There was a loud crashing downstairs and the singing immediately ceased. Hushed whispers, hurried steps downstairs. What happened to the birthday cake I don't think I'll ever know. Someone was throwing themselves against the front door. We could hear cousin Antonio's voice calling out and you could tell his mouth was bleeding. Some of the older girls ushered the children away immediately and the aunts and uncles were already arguing amongst themselves, wondering what to do. We did not know if he had been marked and we had no way of knowing that didn't involve letting him in. I heard all of this as I watched the door shudder and groan against its hinges, Antonio's voice growing hoarser and his words slurring. Fine, he kept saying, he was fine he promised they did not get him they did not touch him please mother of God just let him in. Tío Jorge was telling the rest of them to find a rifle somewhere when the banging stopped. It was silent for a forever time. There seemed almost nothing behind the door. Then the knob began to twist, turn in jagged movements, and there was a sound like scraping on wood. Something was beginning to groan.
The children were not permitted to be in the living room for the rest of the night. They were tucked in bed and they were very miserable because of the business with the cake but they were never very disruptive. The rest of us were left to perform our prior machinations in the halls or the toilet or wherever there was space just not in the living room. He was still groaning out there.
I spent some time in great abuelita's room. With no light and no candle it was like there was nothing there, and you were in a room with nothing and you could stay as long as you liked. I rested my back against the wall and it worked for some time. But every now and then great abuelita would breathe a little louder or shift beneath the sheets and it would be ruined until you could get into that space again. I could have been angry. The night seemed to keep most of that for itself. It was long and unending and I wanted desperately to sleep for some of it. I wondered if I would be able to sleep at all for the rest of my life. I wondered how long that would be.
It was very early morning; at least, it had to be. I passed some of my cousins sitting in the hall, aimless chatter amongst them. The men were resting their backs against the walls and looking at photographs in their hands or smoking their cigars or something or other. Some of the older women were rocking themselves in the kitchen chairs, still clutching their crosses. They were mostly silent. Everyone was so preoccupied they did not notice as I slipped out into the backyard. The light was still on out there and I did not know how someone hadn't managed to take care of that yet. The sky was a little brighter. The stars were almost gone.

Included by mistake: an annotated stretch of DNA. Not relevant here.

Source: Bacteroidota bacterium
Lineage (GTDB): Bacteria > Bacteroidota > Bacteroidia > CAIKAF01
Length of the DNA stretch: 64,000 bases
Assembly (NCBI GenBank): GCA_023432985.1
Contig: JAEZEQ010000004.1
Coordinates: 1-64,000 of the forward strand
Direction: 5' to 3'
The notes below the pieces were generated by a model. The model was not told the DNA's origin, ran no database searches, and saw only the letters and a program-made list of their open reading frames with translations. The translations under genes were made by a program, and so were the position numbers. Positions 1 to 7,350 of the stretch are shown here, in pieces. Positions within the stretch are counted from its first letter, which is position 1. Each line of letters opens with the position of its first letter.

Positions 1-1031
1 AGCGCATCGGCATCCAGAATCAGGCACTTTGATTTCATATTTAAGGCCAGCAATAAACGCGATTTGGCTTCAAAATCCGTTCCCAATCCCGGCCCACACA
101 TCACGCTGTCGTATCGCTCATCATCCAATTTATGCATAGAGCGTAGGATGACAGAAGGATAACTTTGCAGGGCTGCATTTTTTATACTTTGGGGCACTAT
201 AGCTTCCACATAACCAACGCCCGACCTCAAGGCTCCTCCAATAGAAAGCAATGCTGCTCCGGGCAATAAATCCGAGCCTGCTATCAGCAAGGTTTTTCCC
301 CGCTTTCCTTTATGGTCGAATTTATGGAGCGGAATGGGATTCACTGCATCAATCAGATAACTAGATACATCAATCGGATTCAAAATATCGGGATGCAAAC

I didn't see Tío Martin sitting there among the tables until he turned to look at me. He had his rifle stuck in the dirt. He was wearing a hunters cap and I could not see his eyes under it. His breaths were labored and haggard. His overalls were stained in something dark.
He asked me how everyone was doing inside. I said they were hanging in there. He asked if I had a cigarette and I did not. He looked up at the sky for a moment and he was very tired. He rubbed the back of his neck and I could see the shadows of his grimace. They'd gotten to the barn, he said. That's where he and the volunteers had found most of them. They would have to burn the remains in the morning. But there were still many more.
I asked him where everyone else was. He just kept looking at the sky. The grip on his rifle was ice tight, trembling. I asked him if he was okay and he said yes immediately, in a way that told you he was not wounded. He said, almost to himself now, that there were still many more. He did not understand it. There were many more and they had not the bullets to satiate them. They had not the men. They had taken all the men and they wanted more.
It was silent after. I did not know what else to say. We just stayed there in the backyard. Then he took his cap off, rubbed the sweat off his brow and sighed. It was a hard, grueling business, he said, again to himself. It was like it was getting harder with each year. He asked if great abuelita liked the cake. I told him yes. He seemed to like that.
He got up with his rifle in hand. He told me to round up the children.
Marcos Rosales is an aspiring writer currently living in Peoria, Illinois. His favorite pastimes range from petting dogs, reorganizing his bookshelves in the evenings, and spending mornings before work writing out dreams he had the night before.